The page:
- Cody Pauley Johnson, a Pikeville High School (Pikeville Independent) graduate, says that education is a key that will unlock doors and provide opportunities for students.
- Johnson wants to show Eastern Kentucky that their voice matters in Kentucky’s public education.
By Jacob Perkins
Kentucky Board of Education (KBE) member Cody Pauley Johnson has witnessed first-hand the decline of jobs in Eastern Kentucky since the coal industry has all but vanished.
As a member of the KBE, she is hoping to put an emphasis on education and preparing students to be college or career-ready when they graduate high school so that the region can experience that same coal-like boom once again.
“We need to focus more on education and educating our youth so that they can stay in this area and get jobs that pay well,” she said. “We need to focus on technical schools that will bring higher paying jobs to the area.”
Johnson, a Pikeville High School (Pikeville Independent) graduate, said that education is a key that will unlock doors and provide opportunities for students that may not have had many opportunities before.
“Being from Eastern Kentucky, there are limited resources and limited opportunities here,” she said. “When you get an education, you are able to compete with the rest of the state and the rest of the country.”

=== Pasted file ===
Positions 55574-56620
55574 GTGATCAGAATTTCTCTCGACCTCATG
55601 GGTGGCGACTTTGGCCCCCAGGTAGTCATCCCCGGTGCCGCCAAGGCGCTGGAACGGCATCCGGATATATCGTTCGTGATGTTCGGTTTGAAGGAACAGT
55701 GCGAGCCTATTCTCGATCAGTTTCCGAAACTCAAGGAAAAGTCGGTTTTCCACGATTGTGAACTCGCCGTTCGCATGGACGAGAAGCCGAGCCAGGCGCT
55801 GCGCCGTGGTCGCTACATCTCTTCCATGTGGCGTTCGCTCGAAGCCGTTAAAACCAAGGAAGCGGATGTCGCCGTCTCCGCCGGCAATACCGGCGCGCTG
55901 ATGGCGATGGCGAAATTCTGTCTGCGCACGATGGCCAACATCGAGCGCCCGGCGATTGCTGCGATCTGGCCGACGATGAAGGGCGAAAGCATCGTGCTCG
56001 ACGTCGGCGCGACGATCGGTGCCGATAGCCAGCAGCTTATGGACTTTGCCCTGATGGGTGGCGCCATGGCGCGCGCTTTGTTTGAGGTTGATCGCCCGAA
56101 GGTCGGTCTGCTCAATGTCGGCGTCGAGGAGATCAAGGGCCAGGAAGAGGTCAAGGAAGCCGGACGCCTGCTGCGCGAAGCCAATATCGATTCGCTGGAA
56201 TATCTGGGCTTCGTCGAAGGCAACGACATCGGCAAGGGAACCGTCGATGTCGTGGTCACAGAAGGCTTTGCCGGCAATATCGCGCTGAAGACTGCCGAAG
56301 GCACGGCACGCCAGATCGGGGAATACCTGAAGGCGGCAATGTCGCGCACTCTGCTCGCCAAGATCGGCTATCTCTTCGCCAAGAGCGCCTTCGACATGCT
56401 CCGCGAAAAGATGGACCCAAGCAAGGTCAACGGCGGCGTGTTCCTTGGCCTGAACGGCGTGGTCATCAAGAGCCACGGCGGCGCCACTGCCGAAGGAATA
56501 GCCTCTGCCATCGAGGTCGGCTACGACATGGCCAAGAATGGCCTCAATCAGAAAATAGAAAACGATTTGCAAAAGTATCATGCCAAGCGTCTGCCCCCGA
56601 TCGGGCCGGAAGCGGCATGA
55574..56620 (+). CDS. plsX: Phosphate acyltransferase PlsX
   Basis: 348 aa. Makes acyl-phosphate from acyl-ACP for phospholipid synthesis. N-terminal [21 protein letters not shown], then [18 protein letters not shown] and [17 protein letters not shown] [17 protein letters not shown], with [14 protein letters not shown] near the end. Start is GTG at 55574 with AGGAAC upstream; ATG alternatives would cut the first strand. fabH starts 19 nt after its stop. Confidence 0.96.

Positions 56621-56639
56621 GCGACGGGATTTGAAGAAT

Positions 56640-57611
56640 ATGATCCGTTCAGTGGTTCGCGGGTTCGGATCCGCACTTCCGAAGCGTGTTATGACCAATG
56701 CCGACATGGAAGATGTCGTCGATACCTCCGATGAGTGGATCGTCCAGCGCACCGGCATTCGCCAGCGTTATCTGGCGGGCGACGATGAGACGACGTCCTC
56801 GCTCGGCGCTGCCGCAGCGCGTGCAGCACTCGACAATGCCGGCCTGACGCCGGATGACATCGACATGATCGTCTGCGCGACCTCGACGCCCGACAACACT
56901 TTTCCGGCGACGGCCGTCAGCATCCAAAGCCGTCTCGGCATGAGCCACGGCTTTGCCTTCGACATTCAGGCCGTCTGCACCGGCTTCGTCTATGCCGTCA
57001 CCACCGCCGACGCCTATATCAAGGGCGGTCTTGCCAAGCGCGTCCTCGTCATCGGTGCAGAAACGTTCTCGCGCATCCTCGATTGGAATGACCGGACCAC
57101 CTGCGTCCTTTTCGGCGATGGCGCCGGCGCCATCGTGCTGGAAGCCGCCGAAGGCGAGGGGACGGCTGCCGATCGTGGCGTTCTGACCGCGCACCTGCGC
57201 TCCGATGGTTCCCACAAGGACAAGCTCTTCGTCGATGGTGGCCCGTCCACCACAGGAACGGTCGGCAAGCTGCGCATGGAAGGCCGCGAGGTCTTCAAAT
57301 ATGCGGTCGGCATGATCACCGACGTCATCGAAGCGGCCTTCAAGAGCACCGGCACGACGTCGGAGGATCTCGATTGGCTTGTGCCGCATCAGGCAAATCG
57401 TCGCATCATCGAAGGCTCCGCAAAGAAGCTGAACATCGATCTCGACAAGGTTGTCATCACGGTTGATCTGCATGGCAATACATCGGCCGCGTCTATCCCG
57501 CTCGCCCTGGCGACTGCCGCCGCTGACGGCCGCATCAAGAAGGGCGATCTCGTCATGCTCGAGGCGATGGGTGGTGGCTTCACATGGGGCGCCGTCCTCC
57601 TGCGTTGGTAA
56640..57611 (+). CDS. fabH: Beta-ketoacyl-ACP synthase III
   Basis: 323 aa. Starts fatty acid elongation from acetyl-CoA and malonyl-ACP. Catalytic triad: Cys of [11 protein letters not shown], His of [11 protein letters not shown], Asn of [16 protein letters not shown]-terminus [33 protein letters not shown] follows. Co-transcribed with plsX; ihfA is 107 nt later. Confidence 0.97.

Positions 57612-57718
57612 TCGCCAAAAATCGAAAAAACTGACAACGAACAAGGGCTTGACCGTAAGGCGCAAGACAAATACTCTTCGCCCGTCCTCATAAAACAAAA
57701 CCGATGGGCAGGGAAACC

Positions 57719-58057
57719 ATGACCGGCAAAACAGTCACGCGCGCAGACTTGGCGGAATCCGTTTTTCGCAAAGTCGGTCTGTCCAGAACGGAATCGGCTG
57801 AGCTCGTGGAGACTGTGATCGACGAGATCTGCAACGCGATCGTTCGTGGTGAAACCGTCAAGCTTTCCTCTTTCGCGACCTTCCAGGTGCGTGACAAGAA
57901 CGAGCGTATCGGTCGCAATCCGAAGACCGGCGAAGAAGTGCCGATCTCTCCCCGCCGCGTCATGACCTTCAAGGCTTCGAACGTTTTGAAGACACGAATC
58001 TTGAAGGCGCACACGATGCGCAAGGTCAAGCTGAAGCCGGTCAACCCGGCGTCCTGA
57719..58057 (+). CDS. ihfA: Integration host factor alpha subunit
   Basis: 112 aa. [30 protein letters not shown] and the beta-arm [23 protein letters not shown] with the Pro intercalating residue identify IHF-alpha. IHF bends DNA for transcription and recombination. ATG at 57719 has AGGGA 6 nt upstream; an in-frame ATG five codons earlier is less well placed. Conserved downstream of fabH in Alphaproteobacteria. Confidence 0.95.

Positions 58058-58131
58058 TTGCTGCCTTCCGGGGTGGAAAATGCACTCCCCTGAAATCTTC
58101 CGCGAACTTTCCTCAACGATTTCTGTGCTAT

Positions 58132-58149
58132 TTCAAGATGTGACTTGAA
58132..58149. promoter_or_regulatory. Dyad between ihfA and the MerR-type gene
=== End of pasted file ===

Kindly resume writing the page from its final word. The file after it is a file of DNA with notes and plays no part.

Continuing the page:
Johnson has a background in business and an interest in addressing challenges in education such as funding and class sizes. She serves as the manager and marketing director for Johnson Law Firm in Pikeville.
She is a dedicated volunteer who was recognized in 2015 as the Southeast Kentucky Chamber of Commerce Citizen of the Year. She serves as a member of the Pike County Cooperative Extension Services Family and Consumer Science Board and the city of Pikeville’s Historic Preservation Board.
Johnson is also chairman of the Pikeville Main Street Program and the American Cancer Society Relay for Life of Pike County. She previously served on the Kentucky Commission on Community Volunteerism and Service and the Pike County Domestic Violence Board.
“I have served on various boards that have had different community outreach,” she said about her experience prior to joining the KBE. “Being an employer in this area, I am aware of what students need to compete – job skills and communication skills.”
Johnson said while serving on the KBE, she wants to see it remain student-focused. She believes that focusing on continuously providing students with opportunities to succeed will benefit the Commonwealth long-term.
In addition to providing these opportunities, Johnson added that her time on the board is especially important for the students and educators of Eastern Kentucky. She wants to show them that their voice matters in Kentucky’s public education.
“We have a voice, just like the rest of the state,” she said. “We have an opportunity to speak to what our unique needs are for education in our area.”
Johnson’s term will expire April 14, 2024.